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Iraqi Dinar Exchange Rate Linked To Oil Exports, Federal Reserves

Experts estimate that Iraq’s federal reserves have reached $80 billion, and are likely to grow given an expected increase in oil output.
A client counts his money at Al-Rafidain bank in BaghdadJune 21, 2009. Total bank deposits in February -- the latest figures  available -- jumped by half to 36.6 trillion Iraqi dinars ($31 billion) from a year before, and loans surged 65 percent to 5.1 trillion dinars over the same period, central bank data show. 
 To match feature IRAQ/BANKS   REUTERS/Bassim Shati (IRAQ CONFLICT BUSINESS) - RTR2559B

According to an Iraqi financial expert, the value of Iraq’s federal reserves currently amounts to about $80 billion, following the recent increase in the country’s oil exports. Nevertheless, no information was made available by the Central Bank of Iraq (CBI) to this effect.

Speaking to Al-Monitor, Iraqi financial expert Hussein al-Asadi said, “According to my information, the value of Iraq’s federal reserves currently amounts to about $80 billion. This includes funds, precious metals and other items.”

Nevertheless, the spokesman for the CBI, which is charged with managing the federal reserves of Iraq, has yet to issue a statement in this regard. Meanwhile, Al-Monitor’s correspondent in Baghdad failed to obtain comment from the bank’s governor, Abdul Basit Turki, to this effect, or determine the identity of those authorized to speak to the media. The bank has only issued statements to comment on the developments of its work.

The last comment made by the CBI regarding the country’s federal reserves dates back to Jan. 31, 2012, when the bank denied the “decline of gold reserves.” The CBI stated, “They have been stable throughout the past months and amount to 29,730 tons.”

Asadi added, “The US dollar is the main currency in the Iraqi reserves. There are also some reserves in other currencies, in addition to gold. ... Due to the troubled military and political conditions of the country, Iraq’s reserves cannot be invested to a large extent, as is the case in China or the United Arab Emirates, for instance.”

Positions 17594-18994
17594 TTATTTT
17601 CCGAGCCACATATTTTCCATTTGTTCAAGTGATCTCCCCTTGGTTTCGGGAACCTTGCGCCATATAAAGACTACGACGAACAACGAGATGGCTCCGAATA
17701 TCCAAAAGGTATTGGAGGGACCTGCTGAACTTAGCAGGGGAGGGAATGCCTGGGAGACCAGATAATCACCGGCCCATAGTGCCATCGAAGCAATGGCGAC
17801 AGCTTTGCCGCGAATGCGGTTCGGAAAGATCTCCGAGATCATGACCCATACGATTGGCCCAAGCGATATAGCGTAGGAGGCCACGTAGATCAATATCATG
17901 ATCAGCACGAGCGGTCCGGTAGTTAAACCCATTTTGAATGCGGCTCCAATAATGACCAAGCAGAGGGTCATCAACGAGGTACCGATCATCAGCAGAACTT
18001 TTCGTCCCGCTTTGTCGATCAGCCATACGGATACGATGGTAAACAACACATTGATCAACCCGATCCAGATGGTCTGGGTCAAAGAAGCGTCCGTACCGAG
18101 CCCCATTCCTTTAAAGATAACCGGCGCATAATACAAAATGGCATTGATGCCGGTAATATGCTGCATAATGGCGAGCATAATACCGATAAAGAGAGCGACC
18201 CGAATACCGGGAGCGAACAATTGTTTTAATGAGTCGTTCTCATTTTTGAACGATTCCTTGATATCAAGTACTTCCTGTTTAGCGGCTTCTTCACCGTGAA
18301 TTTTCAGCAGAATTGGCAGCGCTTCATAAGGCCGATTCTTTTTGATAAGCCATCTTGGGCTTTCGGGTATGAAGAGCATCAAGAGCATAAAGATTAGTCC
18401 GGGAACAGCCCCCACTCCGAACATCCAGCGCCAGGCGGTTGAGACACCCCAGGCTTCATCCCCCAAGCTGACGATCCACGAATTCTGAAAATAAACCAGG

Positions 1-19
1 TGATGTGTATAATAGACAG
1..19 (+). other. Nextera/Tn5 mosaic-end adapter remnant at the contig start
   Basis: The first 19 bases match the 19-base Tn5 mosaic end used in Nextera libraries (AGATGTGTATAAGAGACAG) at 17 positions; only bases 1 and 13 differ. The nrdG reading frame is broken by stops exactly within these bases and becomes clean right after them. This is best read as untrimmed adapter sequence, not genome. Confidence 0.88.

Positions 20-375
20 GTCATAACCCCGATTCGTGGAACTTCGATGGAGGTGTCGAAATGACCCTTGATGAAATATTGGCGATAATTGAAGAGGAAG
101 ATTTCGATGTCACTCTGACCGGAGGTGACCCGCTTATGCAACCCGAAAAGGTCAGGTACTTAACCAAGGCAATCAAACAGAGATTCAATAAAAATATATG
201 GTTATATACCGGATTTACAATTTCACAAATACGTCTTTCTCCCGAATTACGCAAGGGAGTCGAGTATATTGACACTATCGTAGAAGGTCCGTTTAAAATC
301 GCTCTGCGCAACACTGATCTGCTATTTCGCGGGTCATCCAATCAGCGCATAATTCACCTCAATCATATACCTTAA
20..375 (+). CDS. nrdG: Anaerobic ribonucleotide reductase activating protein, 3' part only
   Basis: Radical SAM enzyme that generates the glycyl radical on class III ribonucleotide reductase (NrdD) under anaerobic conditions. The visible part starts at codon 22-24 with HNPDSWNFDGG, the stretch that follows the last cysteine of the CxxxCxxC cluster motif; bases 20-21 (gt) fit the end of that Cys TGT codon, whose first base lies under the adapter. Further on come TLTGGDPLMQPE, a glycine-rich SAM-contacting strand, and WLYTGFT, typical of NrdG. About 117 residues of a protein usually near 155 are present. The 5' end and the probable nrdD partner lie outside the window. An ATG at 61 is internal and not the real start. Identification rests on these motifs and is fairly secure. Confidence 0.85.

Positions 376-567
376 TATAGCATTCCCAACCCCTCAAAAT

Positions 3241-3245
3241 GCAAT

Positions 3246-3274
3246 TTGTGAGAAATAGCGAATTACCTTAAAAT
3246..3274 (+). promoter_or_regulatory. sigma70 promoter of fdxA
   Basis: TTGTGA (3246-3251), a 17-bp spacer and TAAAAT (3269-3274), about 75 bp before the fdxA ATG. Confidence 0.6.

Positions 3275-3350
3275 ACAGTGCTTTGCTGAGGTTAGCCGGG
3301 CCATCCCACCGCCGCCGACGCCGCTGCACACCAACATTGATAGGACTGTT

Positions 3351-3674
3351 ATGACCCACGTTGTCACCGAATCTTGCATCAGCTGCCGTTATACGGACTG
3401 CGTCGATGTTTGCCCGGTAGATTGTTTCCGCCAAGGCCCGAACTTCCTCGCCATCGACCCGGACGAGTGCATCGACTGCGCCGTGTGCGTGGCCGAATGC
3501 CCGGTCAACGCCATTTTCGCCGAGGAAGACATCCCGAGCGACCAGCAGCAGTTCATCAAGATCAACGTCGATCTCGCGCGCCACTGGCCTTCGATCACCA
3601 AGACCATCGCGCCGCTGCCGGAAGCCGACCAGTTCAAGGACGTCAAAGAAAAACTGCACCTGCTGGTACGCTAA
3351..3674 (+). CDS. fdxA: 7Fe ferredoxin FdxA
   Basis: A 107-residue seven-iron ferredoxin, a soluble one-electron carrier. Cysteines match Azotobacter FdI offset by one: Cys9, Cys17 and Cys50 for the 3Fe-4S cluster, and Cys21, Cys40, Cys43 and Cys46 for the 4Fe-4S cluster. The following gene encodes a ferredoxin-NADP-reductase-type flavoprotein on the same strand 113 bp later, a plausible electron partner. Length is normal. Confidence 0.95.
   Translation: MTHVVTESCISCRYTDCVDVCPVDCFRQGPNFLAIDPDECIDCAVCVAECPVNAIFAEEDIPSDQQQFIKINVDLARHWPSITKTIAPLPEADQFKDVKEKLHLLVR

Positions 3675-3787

“Iraq is distributing its reserves to a number of banks just to protect [these funds], although it does generate some interest on the deposits,” Asadi added.

Asadi also talked about the crisis that took place between the Iraqi government and the CBI under the management of its former Gov. Sinan al-Shabibi, who refused to lend the government a part of the reserves to implement projects related to providing services to citizens such as water and electricity.

Asadi added, “Article 26 of the CBI law explicitly states that it is inadmissible to lend to the government.”

On how the reserves are formed, Asadi said, “Iraq’s annual budget is in Iraqi dinars, which the CBI owns. The state’s revenues are from oil exports, and they are mostly in US dollars. The government buys dinars from the bank, which results in profits for the bank. ... The total CBI profits from selling dinars to the state constitute the country’s federal reserve, whose growth is associated with state spending. State spending increases in proportion with its oil exports.”

Moreover, Asadi said, “With the expected increase in Iraq’s oil exports in the near future, the country’s reserves are likely to grow to a large extent in the coming years.”

For his part, Iraqi MP Abdul Hussein Abtan, who is a member of the parliamentary economic committee, said to Al-Monitor, “The total value of funds and precious metals that make up Iraq’s federal reserves amounts to about $76 billion.” He added, “This reserve was only invested in projects to support the stability of the Iraqi dinar's exchange rate.”

Abtan also talked about the currency auction, where the bank is putting up amounts of US dollars in cash for auction three times per week, to provide hard currency for traders and suppliers.

Furthermore, in a phone call with Al-Monitor, Ahmed Hassan Faizullah, a member of the parliamentary finance committee, denied the fact that “the government is able to use Iraq’s federal reserves, despite its need for funds on more than one occasion.”

Omar al-Shaher is a contributor to Al-Monitor’s Iraq Pulse. His writing has appeared in publications including France’s Le Monde, Iraq's Alesbuyia, Egypt’s Al-Ahaly and the Elaph website. He previously covered political and security affairs for Iraq's Al-Mada newspaper.

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